There’s still time to nominate local icons for Best of D.C.
With only seven days left until the primary, the District has come down with mayoral race fever, and the only cure is more polls. Two media organizations obliged today, with NBC 4 and the Washington Post both coming out with new numbers that confirm that Muriel Bowser and Vince Gray lead the field. (Washington City Paper and WAMU’s Kojo Nnamdi Show had their own out on Friday, showing a 27-27 tie at the top. More details of that survey will be released tomorrow.)
Bowser has 30 percent of likely voters to Gray’s 27 percent in the Post poll, while the NBC 4/Marist poll puts them at 28 and 26 percent, respectively. Both polls put the two leading challengers within the margin of error of one another.
Gray campaign manager Chuck Thies says he factored a close race into his campaign strategy.”We always expected this election to come down to the wire,” Thies tells LL.
With his candidate gaining on Gray, Bowser campaign manager Bo Shuff claimed vindication for his months-long claim that the race is between two candidates.
“The mayor’s stuck,” Shuff says. “He has a pretty good solid core of folks. It’s not growing at all.”
Tommy Wells came in third in the Post poll with 14 percent, while Jack Evans and Andy Shallal both received 6 percent. Reta Lewis and Vincent Orange both received 3 percent of the vote. In the NBC 4 poll, Wells received 11 percent, Evans 9 percent, Shallal and Orange 4 percent, and Lewis 2 percent.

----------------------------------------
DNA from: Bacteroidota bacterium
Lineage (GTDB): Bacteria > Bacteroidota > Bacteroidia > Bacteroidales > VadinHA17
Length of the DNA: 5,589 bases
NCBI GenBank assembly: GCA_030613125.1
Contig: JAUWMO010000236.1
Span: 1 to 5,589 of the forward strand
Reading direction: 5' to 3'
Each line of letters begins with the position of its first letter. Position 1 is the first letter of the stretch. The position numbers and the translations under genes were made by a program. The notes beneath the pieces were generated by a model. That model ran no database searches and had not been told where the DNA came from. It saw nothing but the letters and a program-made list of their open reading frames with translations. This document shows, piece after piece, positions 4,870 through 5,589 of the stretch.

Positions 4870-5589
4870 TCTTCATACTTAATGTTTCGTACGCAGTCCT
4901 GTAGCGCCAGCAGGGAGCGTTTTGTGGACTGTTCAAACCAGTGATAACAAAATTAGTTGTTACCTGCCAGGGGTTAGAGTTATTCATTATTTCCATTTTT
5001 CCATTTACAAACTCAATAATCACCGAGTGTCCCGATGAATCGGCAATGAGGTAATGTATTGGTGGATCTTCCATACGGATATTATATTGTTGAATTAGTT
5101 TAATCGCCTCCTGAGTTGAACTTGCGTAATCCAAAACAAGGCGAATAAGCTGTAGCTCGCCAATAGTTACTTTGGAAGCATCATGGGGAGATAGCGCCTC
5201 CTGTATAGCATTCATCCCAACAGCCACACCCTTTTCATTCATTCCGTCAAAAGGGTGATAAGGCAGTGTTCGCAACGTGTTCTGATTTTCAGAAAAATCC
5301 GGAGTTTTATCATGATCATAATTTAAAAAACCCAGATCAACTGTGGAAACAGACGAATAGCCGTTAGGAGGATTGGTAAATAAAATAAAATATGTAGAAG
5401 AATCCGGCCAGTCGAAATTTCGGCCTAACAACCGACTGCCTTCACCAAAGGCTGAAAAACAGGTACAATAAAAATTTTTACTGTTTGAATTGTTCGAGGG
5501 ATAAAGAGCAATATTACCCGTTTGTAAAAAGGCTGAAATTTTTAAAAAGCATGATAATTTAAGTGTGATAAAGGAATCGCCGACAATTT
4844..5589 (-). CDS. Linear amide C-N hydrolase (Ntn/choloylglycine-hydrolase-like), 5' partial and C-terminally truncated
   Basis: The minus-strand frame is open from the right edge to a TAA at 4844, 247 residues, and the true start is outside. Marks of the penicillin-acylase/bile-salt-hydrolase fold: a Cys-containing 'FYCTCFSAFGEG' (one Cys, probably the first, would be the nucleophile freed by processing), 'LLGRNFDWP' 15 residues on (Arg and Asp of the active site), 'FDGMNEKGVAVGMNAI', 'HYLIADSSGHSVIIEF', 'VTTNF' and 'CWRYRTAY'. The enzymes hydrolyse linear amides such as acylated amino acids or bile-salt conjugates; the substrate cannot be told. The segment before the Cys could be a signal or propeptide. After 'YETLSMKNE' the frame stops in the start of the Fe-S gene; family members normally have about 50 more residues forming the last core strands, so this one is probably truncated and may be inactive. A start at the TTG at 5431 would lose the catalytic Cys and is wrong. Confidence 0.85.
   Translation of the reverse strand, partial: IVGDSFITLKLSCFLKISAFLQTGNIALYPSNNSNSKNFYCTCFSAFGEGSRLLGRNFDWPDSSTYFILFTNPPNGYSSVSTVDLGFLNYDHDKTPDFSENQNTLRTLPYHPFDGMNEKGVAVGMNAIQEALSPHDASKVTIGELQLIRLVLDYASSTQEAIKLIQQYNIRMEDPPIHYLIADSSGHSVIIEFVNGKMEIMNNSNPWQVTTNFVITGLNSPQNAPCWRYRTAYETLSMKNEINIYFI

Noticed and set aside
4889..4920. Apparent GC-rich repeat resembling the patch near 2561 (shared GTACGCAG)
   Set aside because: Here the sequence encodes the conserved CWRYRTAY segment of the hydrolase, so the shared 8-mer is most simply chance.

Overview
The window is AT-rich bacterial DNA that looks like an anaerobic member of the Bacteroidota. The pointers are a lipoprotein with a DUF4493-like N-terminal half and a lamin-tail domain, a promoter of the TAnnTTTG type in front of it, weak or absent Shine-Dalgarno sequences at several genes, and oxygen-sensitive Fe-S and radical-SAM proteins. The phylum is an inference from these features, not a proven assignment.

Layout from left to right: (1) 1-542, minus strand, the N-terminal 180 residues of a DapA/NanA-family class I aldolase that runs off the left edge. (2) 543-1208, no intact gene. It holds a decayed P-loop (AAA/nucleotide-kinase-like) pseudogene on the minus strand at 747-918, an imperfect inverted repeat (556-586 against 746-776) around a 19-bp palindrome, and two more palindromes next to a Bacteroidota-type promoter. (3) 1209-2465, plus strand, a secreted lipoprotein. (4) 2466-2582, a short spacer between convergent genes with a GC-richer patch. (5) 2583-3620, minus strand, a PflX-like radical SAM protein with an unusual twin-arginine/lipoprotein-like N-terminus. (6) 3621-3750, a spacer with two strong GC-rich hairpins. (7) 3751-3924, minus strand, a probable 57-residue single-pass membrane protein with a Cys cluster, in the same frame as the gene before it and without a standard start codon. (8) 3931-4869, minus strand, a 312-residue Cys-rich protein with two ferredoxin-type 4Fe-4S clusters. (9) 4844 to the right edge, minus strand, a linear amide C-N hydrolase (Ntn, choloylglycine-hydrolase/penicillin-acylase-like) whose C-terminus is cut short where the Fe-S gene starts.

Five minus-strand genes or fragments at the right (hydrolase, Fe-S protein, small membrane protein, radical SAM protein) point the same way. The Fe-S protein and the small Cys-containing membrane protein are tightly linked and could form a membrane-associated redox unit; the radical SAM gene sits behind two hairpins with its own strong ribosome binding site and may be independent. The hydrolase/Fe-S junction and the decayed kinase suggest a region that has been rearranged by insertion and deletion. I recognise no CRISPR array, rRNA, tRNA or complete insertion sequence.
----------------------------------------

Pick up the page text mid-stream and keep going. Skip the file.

Both polls also considered candidates’ chances against independent challenger David Catania. Gray and Catania polled at 43 percent and 37 percent in the NBC 4 poll, respectively, while Bowser/Catania came down to 46 percent to Bowser and 26 percent to Catania. The Post poll had similar numbers, with Gray and Catania tied with 41 percent of respondents each and Bowser beating Catania 56 percent to 23 percent.
Catania campaign manager Ben Young blames his boss’s poor showing against Bowser on media focus on Gray during the primary and Bowser’s year-long campaigning.
“It’s a primary on who should not be mayor,” Young says. “And we intend to make it a general on who should be mayor.”
Photo by Darrow Montgomery